1991 Wilhelm The Effect of Elemental Mercury on Engineering Materials Used in Ammonia Plants

Recommendations for Ammonia Plant Operators
Mercury exists and will continue to exist in natural gas feed-stocks. Because of the difficulties in sampling and analysis, the exact concentration of mercury in gas feedstocks can be uncertain. As new and deeper fields are brought on stream, the chances for mercury, at higher concentrations than previously encountered, to be processed into syngas and subsequently used in ammonia production are finite. Given the background of the present discussion, several recommendations are to be noted.
Ammonia plant operators should be aware of the mercury content of gas feedstocks. This may require special procedures to analyze gas streams for mercury. Bingham has recently reviewed mercury detection and measurement techniques in natural gas production and process streams. Furthermore, operators should be aware of equipment that can remove mercury if required. In ethylene plants, mercury is removed by sulfur impregnated carbon which can be used at pressures up to 1500 psi. Removal efficiencies are such that effluent concentrations of less than 0.1 pg/m3 can be achieved. Calgon Corporation can be contacted for details.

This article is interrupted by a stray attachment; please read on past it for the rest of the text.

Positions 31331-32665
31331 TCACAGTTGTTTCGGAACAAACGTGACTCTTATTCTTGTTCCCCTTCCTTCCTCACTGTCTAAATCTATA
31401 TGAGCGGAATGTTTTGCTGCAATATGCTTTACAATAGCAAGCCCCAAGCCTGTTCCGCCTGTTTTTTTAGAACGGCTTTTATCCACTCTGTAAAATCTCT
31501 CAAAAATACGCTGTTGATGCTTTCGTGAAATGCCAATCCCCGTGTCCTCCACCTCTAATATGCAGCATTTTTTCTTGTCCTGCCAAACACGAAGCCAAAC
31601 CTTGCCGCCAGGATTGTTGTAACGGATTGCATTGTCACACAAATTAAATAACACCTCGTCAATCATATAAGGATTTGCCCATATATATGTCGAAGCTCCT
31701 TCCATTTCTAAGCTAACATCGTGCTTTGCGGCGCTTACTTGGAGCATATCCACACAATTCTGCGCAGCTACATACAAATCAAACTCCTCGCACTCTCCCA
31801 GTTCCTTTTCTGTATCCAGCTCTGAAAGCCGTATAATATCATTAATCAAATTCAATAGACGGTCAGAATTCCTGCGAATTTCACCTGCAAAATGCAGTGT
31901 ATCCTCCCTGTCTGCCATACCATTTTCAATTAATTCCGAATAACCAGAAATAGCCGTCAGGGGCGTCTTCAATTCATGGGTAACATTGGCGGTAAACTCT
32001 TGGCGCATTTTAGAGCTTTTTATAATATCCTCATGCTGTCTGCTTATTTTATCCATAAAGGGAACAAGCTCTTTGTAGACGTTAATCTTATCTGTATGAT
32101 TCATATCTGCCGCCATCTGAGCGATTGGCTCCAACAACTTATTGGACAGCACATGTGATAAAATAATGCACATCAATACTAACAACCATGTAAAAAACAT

Materials incompatibilities should be avoided. Primarily this means a close examination of the use of aluminum and nickel-copper alloys. Generally speaking, aluminum is not found as a pressure bearing component in any part of conventional ammonia plants. Copper-nickel alloys are not common either,
however, valve stems, seats and springs occasionally find their way into process equipment; these should be avoided. Mercury will not corrode or crack common steels which is encouraging for the vast majority of equipment.
Ammonia plant operators should be aware that mercury-nitrogen compounds are explosive. The kinetics of formation, the diversity of species (halide, oxy, hydroxy, etc.), the chemical mechanism by which they form and the ultimate disposition of minuscule amounts of Hg2N3 in ammonia plant should be
investigated. There do not exist, at present, sufficient technical data to assess the possibility of hazards associated with mercury-nitrogen compounds.

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